Iperius is a lightweight, powerful and flexible software for Hyper-V backup.
In fact, it can make hot backups of Hyper-V virtual machines to multiple destinations, like LTO tape drives or NAS devices, and without any limitation on the number of virtual machines and data size.
Among the most important features of Iperius for this backup type, there are:
- Extremely lightweight and stable software
- Very easy to configure and scheduling of automatic backups
- Compatibile with all Hyper-V versions (Server 2008, Server 2012, Windows 8, Windows 10, etc…)
- Hot backup with incremental block-level image
- Individual backup of virtual machine files
- One of the lowest price on the market (146 €), perpetual license, updates and support included
- One license for an unlimited number of virtual machines
- Many destinations allowed: LTO Tape, NAS, FTP, etc.
- Complete utility with many other features, and the backup of VMware ESXi and ESXi Free virtual machines.
In this brief tutorial you will see how easy is to make the backup of Hyper-V virtual machines with Iperius:
Once you installed and started Iperius, create a new backup job:
Add a special item, the Hyper-V backup item, as shown in the picture below:
First you have to create an account to connect to the Hyper-V server (that is the local server, where Iperius is installed). To do that, click on the button circled by red in the picture below.
Creating an account is very simple: you only need to specify the credentials of a local/domain administrator account.
Once you saved the account, you can immediately connect to Hyper-V, to show and select virtual machines, as you normally see them in the Hyper-V management console:
There are few basic settings in the Hyper-V backup configuration. In fact, you have to select one or more virtual machines, and then specify the backup mode: you can choose to create an image backup including all virtual machines and that can be updated incrementally – a block level backup – or you can choose a direct copy of virtual machine files individually, also choosing the disk to backup (the main one is always selected and obviously uncheckable). Using the image backup mode, you will be able to restore virtual machines also using the Windows Server Backup management console, while using the other backup mode you can restore individual virtual machine files manually, simply copying their disk and configuration files to the original folders. Iperius doesn’t use any proprietary format, so virtual machine backups will always be restorable regardless of Iperius, because they’re kept in the standard Microsoft formats.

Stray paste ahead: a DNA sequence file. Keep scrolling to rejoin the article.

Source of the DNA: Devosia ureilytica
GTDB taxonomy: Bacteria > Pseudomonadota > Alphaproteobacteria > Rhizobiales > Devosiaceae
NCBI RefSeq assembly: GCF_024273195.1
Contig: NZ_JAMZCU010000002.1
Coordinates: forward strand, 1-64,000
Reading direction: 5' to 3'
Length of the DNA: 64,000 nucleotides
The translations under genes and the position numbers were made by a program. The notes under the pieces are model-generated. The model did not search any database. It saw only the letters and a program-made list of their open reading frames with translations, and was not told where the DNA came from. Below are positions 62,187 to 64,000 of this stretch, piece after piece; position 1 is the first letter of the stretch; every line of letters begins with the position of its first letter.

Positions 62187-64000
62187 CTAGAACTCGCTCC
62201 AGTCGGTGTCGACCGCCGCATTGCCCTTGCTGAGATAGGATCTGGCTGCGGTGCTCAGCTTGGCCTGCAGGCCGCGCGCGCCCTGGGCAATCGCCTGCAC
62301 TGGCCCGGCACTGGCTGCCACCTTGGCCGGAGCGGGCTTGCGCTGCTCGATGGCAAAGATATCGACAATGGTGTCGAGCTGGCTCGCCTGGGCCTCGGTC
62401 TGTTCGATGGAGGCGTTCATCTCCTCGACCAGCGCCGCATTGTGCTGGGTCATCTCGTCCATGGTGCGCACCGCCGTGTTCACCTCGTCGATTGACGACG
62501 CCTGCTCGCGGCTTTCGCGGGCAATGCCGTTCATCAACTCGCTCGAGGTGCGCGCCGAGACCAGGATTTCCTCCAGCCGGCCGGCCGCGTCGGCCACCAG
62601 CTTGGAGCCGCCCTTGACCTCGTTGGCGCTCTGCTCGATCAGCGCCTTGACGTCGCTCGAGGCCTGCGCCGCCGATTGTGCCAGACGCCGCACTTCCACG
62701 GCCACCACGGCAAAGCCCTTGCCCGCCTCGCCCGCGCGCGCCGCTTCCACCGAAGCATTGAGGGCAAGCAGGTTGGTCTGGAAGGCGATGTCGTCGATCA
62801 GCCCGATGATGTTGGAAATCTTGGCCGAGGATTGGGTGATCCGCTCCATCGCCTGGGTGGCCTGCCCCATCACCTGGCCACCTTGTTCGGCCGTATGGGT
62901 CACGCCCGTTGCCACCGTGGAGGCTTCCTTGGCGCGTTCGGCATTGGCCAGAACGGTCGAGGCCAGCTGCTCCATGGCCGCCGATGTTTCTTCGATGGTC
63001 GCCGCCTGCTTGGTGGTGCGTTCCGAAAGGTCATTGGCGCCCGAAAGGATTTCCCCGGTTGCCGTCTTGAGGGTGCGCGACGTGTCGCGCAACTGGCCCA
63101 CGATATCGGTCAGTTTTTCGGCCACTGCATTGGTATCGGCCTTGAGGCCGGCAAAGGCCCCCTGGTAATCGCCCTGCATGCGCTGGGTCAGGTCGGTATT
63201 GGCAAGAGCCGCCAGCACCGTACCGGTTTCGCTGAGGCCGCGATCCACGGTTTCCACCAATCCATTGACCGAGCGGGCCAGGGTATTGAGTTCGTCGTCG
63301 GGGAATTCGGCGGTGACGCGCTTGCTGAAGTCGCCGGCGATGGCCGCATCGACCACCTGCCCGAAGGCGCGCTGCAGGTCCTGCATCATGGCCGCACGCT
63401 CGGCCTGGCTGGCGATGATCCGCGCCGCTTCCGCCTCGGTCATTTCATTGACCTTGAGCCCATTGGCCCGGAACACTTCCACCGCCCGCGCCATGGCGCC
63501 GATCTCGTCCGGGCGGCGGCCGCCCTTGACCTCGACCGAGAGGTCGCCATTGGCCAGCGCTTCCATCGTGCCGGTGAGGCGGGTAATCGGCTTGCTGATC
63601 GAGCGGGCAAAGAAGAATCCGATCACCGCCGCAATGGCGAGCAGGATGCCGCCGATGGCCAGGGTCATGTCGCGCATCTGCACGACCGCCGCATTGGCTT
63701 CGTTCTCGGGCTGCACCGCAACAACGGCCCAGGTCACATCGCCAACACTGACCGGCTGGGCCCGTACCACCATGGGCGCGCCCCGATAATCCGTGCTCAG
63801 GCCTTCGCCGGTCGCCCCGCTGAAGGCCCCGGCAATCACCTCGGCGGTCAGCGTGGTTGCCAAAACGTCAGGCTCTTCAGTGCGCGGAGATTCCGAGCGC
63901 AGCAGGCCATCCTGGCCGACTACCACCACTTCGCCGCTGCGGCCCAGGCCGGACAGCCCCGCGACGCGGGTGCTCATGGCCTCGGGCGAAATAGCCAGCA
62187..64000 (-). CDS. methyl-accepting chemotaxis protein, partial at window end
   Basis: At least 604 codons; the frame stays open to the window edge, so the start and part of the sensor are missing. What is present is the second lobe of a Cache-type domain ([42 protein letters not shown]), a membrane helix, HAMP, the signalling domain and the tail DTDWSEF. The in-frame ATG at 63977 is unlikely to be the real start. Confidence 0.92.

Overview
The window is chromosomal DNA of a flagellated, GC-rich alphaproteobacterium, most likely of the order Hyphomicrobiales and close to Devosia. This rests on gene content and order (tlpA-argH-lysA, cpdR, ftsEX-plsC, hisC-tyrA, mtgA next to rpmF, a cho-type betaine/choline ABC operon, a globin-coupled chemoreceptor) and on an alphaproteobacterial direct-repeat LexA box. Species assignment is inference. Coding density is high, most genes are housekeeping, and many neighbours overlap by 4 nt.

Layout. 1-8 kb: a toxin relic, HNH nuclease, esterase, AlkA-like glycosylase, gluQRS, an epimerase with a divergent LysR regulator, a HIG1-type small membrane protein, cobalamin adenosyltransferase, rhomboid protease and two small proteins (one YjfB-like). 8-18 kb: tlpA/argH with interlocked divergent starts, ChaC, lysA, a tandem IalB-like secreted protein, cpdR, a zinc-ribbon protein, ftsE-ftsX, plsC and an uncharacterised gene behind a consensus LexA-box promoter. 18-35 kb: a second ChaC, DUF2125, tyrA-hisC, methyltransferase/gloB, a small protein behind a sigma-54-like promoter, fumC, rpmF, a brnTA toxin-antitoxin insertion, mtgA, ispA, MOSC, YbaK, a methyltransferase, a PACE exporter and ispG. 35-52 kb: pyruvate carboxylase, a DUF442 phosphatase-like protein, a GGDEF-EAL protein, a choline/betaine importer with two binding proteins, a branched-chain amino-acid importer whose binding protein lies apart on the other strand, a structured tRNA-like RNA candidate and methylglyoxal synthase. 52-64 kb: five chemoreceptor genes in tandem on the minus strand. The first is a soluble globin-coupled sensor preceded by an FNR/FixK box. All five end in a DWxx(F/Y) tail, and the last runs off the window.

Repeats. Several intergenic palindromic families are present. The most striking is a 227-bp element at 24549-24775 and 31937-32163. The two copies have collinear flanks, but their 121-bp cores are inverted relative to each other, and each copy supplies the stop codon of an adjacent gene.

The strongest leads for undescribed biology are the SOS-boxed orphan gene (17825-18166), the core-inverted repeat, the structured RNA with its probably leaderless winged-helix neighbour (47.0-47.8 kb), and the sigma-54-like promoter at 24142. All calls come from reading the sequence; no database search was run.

Save the Hyper-V backup item clicking on the OK button.
If you choose the image backup mode, it’s not mandatory to add further destinations in the next panel (unless you want to make a copy of the image backup to an additional destination), while if you chose the direct copy of virtual machine files, in the “Destinations” panel you have to to add one or more destinations (an external disk, an LTO tape drive, a NAS device, an FTP server, etc…) . You can see some example destinations in the picture below:
Now you can configure the scheduling settings, for automatic backups (you can leave all the other options to their default values):
For scheduling and email notifications, you can read the related tutorials:
Finally, choose a name for the backup job and save it clicking OK.
Now you can already run the backup, as shown in the picture below:
Recovering an Hyper-V virtual machine saved with Iperius is very simple. In fact, Iperius saves the virtual machine in its original format (a VHDX image or a simple copy of its VHD/VHDX and XML files), without using any proprietary format. The image backup can be restored using Windows Server Backup as well (you can see and select the virtual machine(s) to be restored from the image). If you made instead a direct backup of individual virtual machine files, you can simply copy back those files in their original folders and start the virtual machine. Obviously you can also create a new virtual machine and attach the virtual disk files saved by Iperius.